These chicken fingers could be in your mouth, if you make it to the grand opening of metro Denver’s first Raising Cane’s.
It’s a short work week for most people, but not for many of Denver’s restaurateurs, who aren’t slowing down a bit after their Independence Day festivities. Discover many of the Fourth of July festivities around Denver on our list of Eleven Independence Day Deals and Events; keep reading for seven more tasty, non-Fourth events on the culinary calendar this week.
Vesta’s bone marrow: one of the small plates on special in July.
While Vesta’s big birthday isn’t until July 19, you’ll have the entire month to take advantage of a few specials designed for the restaurant’s twentieth anniversary. The enormous mixed charcuterie platter (five meats, five cheeses, candied walnuts and mustards) is on special for just $20 (normally $35), though if you aren’t in the mood for charcuterie, you can choose any two small plates from the regular menu for $20. And because you’ll need something to wash it down with, Vesta’s own sauvignon blanc, chardonnay and Vesta Red are $20 per bottle (sadly, limited to one per table). The spot at 1822 Blake Street has influenced the Denver dining scene for years, so make your reservation early — July is sure to be a a busy month.
Frasca goes domestic in honor of the holiday.
Monday, July 3
Even Frasca, that bastion of fine Friulian dining at 1738 Pearl Street in Boulder, is getting into the patriotic spirit. On Monday, July 3, the fanciest joint in Colorado is eschewing imported wines in favor of domestic red (Zinfandel), white (Chardonnay) and brew (craft beer). A four-course, prix fixe menu is $50, plus optional wine and beer pairings for $40 to $50. And while we can quibble with Frasca’s choice of beer (Blackberry Farm from Tennessee — c’mon, where’s the love for Colorado suds?), no doubt the food will be executed, served and paired perfectly, as always. Call 303-442-6966 for your reservation.
Change up your lunch routine with a tour of Fairmount Cemetery.
Wednesday, July 5
It’s rare that we’d recommend a food event that requires you to bring your own lunch, but in this case, we’re willing to make an exception. Fairmount Cemetery, 430 South Quebec Street, is hosting a History: It’s What’s for Lunch tour on Wednesday, July 5, from noon to 1 p.m. For $5, you’ll get a lunchtime tour of the peaceful and verdant 127-year-old cemetery. If your interests lie in botany, you’ll appreciate that Fairmount is the largest arboretum in the state, and to any astute Centennial State resident, the names on the headstones are a Who’s Who of local history (Boettcher, Speer, Elitch, Emily Griffith, Buell, Loveland). Yes, you’ll have to bring your own sack lunch, but it will definitely be a meal to remember (just don’t pack fugu unless you intend on joining the permanent residents). Check out the event’s Facebook page for details and to buy your ticket.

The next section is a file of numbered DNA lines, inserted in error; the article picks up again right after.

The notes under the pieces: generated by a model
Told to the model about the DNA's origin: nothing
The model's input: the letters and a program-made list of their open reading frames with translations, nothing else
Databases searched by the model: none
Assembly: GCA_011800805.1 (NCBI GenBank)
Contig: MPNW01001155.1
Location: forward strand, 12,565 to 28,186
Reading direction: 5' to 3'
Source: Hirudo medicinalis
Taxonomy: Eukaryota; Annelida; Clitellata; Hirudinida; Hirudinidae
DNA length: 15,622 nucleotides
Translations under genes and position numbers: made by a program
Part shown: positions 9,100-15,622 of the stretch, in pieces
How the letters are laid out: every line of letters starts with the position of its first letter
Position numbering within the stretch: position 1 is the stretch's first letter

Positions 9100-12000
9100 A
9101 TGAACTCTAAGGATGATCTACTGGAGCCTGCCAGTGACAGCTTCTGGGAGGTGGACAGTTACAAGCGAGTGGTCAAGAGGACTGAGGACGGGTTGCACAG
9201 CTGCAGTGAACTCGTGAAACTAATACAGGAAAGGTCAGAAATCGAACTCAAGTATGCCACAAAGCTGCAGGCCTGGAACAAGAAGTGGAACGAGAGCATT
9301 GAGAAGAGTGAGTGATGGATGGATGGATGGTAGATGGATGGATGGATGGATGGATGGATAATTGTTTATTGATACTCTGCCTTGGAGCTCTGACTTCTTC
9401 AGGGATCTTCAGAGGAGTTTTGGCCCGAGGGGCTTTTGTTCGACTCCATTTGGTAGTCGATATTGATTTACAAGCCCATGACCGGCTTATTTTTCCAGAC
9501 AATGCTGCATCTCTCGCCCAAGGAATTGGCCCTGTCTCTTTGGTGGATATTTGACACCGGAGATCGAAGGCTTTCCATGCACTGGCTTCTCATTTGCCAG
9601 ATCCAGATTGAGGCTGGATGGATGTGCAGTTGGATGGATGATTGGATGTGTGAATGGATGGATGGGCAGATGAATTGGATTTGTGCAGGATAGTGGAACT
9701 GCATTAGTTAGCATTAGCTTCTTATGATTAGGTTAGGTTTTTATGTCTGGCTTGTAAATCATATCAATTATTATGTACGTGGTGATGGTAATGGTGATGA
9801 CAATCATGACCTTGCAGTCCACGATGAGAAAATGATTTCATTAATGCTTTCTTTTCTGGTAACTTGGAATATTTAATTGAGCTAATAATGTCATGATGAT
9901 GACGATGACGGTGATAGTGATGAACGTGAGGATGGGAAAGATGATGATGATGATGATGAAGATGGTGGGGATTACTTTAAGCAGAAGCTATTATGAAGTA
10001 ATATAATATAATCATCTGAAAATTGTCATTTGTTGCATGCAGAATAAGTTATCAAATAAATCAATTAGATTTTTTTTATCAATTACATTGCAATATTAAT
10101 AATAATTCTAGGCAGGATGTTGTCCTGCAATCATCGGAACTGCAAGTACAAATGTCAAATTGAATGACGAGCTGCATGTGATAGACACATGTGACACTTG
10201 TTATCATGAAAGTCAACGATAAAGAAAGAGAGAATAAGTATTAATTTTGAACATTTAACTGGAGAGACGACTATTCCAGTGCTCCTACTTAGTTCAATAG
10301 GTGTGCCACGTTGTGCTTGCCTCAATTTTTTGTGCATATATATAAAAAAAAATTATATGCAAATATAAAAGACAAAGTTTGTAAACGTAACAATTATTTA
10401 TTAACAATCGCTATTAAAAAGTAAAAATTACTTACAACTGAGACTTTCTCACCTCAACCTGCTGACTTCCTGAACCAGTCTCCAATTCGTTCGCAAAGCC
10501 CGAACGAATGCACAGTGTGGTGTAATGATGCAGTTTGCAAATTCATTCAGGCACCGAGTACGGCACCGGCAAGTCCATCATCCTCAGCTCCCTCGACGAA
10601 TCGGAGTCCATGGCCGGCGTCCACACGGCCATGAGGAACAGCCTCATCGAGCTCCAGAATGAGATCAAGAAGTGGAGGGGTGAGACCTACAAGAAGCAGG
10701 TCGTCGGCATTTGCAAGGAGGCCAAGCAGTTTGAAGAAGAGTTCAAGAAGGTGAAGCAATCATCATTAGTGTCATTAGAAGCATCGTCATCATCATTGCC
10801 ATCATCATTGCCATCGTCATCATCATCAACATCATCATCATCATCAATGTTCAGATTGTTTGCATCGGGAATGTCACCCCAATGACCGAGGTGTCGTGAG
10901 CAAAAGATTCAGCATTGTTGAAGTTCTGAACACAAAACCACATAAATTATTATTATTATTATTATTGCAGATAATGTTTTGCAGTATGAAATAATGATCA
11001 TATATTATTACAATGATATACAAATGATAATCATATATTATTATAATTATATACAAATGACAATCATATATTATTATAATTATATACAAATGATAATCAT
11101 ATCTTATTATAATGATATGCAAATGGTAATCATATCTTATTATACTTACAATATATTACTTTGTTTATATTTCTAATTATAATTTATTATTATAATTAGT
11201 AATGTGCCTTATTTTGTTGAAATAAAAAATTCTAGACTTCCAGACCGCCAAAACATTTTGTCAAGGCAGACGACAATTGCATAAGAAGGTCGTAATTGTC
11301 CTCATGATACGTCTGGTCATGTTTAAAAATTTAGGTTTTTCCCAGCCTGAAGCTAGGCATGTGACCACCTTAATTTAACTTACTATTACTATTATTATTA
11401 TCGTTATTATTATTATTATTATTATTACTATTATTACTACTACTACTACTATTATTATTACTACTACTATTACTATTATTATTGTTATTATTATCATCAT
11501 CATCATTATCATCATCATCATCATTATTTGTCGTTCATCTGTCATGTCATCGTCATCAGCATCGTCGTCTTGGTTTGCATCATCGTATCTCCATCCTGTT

Keep reading for more food and drink events…
Had enough fried chicken at your Fourth of July picnics? No such thing!
Thursday, July 6
Want free chicken fingers for a year? Today’s your day. Coinciding with National Fried Chicken Day, the opening of the area’s first Raising Cane’s, at 1108 Corporal Max Donahue Lane in Highlands Ranch, promises free food for a year to its first twenty customers on Thursday, July 6. The chicken finger-focused joint out of Louisiana opens its doors at 10 a.m.; the next eighty folks in line will get free T-shirts and coupons for Cane’s. Recipients of the chain’s largesse must be paying, dine-in customers and over age thirteen — but if your teenagers still insist on eating nothing but fried fowl and white bread, send them down to Cane’s for the morning so that you can enjoy a well-deserved lie-in and a leisurely morning coffee. And if the person who can’t get enough chicken fingers is you? Well, it’ll be our little secret.
For a slightly more upscale take on the Day of Fried Bird, check out this pair of poultry specials: Max’s Wine Dive, 696 Sherman Street, is offering its Southern fried chicken with mashed potatoes, collard greens and Texas toast for $10 (normally $18); Max’s is open from 4 to 10 p.m. on Thursday, July 6. And Steuben’s (both the Uptown location at 523 East 17th Avenue and the Arvada outpost at 7355 Ralston Road) is putting on a clucking good deal during its twice-daily happy hours: From 3 to 6 p.m. and 10 p.m. until close, a two-piece chicken plate, fries and a beer are just $7.
Want a free four-course wine dinner at Blackbelly? The Boulder-based butcher shop at 1606 Conestoga Street is partnering with Renzell, a new restaurant-rating website, to offer the tasting menu to Renzell members with 10,000 points. The good news? For a limited time, you can get 10,000 points just for signing up on the website, then book your table for Thursday, July 6, at 7 p.m. If the event is fully booked, don’t panic: you’ll be able to cash in those points for a future event (though not necessarily at Blackbelly). If you don’t mind a few more e-mails in your inbox, this is a sweet deal.
Head out to Stanley Marketplace for three days of TheBigWonderful.
Friday, July 7
TheBigWonderful returns for another year, this time landing at Stanley Marketplace, 2501 Dallas Street in Aurora. The four-year-old food-truck party/craft fair/cocktail kiosk kicks off at 5 p.m. on Friday, July 7, with a beer festival that runs until 9 p.m., and food trucks, bands and a full bar keeping it going until 11 p.m. The fun continues throughout the weekend with a twilight bazaar on Saturday and a daytime bazaar on Sunday. Check the event website for the complete weekend schedule; ticket prices range from $5 to $55 depending on the day and whether you’re there to shop, imbibe or both. Note: Prices increase at the door, so plan ahead to save yourself some cash.
See the Westword calendar for even more food and drink event listings.